THE number of people calling Bournemouth and District Samaritans because of money worries has doubled in the last three years.

Since the start of the economic crisis in 2008, one in 10 calls to the charity’s helpline was about job concerns, housing problems, debt or other financial pressures. This year the figure has been one in five.

In September, the Daily Echo revealed that the number of suicides in Dorset rose sharply last year. Suicide rates in the poorest parts of the south west are twice as high as in the wealthiest.

The Samaritans’ annual national survey reveals that 58 per cent of people in the south west fear they will not have enough money to live comfortably in the coming year. A third are concerned about losing their job or having trouble finding work.

And with economic problems adding to global political turmoil, 36 per cent of people in the region are anxious about world affairs and 30 per cent about the way this country is being governed.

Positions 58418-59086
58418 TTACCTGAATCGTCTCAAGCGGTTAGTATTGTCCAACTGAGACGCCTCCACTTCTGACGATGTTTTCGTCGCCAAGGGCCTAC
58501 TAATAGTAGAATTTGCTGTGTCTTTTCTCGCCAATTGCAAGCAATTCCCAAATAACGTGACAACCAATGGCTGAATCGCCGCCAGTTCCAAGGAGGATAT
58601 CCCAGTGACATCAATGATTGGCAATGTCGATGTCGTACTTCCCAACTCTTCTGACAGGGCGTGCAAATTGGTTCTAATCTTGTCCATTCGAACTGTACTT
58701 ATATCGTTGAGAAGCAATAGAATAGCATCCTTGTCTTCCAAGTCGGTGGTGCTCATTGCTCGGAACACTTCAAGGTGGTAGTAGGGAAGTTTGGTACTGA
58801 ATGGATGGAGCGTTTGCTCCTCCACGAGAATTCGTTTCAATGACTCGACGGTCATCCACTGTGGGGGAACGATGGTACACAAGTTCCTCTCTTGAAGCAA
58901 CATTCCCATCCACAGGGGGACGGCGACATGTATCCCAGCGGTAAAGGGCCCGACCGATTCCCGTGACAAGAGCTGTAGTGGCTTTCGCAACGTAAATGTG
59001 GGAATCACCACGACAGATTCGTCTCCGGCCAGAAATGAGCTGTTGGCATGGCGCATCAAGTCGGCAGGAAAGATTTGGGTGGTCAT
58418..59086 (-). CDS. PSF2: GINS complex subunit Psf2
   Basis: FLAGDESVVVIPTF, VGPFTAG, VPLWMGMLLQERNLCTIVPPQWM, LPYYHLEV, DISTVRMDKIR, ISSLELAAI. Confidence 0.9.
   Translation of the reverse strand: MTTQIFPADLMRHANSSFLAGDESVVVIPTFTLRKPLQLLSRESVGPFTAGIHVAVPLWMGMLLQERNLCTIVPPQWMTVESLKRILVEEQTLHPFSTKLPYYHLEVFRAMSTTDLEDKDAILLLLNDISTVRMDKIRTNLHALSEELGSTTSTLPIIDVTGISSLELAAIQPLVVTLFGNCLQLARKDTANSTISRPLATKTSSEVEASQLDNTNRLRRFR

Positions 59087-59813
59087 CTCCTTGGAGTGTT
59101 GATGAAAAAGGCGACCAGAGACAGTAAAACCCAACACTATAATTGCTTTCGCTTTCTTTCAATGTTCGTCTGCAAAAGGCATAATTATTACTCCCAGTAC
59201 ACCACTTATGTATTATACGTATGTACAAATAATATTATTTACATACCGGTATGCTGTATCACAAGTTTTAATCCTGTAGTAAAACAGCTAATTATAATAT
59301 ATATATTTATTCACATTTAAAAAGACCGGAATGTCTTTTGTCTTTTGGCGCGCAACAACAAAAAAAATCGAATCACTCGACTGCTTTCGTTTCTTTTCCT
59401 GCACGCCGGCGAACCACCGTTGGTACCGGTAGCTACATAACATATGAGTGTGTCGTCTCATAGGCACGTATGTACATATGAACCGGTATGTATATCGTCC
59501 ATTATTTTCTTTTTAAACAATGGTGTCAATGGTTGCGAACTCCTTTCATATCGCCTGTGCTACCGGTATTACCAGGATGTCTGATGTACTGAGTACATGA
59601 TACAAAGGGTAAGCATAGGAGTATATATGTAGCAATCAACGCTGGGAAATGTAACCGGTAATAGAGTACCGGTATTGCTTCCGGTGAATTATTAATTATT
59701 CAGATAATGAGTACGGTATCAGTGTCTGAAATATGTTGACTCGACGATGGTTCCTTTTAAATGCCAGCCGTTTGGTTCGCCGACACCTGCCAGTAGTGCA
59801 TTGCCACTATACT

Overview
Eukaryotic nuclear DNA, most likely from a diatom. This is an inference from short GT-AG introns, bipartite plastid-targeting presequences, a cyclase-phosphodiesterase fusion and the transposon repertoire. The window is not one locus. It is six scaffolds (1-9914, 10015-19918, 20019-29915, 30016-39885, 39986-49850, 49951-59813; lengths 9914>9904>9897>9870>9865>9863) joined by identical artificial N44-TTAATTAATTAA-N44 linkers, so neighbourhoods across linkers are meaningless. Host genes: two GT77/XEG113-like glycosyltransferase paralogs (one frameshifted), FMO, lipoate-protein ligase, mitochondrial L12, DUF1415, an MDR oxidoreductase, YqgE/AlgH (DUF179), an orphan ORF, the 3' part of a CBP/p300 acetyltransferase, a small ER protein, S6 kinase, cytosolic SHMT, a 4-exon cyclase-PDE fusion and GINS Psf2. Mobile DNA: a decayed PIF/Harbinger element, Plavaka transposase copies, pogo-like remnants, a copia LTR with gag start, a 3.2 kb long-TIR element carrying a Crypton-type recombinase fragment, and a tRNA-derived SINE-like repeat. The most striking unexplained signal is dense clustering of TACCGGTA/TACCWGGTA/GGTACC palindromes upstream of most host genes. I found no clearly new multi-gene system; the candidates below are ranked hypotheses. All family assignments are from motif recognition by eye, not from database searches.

Jane, director of Bournemouth and District Samaritans – which celebrated its 50th anniversary this year – said: “Nationally, Samaritans receives more than 2.5 million calls a year. In 2011, to September alone, the branch has taken almost 27,000 calls.

“We are keenly aware of how our local students are being affected by additional financial pressures, particularly in light of recent changes. We are pleased that we have recently developed a good relationship with Bournemouth University to help address these problems for young people locally.”

Branch patron and psychologist Dr Andrew Mayers said that only 10 per cent of calls so Samaritans are potential suicides.

“The vast majority of people phoning up desperately need someone to talk to because they are at the end of their tether. The evidence is that suicides are down over Christmas, but other problems, such as loneliness, increase.”

He added that the service was completely anonymous and confidential, and that no information was passed to other agencies unless the caller requested it.

l Contact the Samaritans on 01202 551999; 08457 909 090; text 07725 90 90 90; or email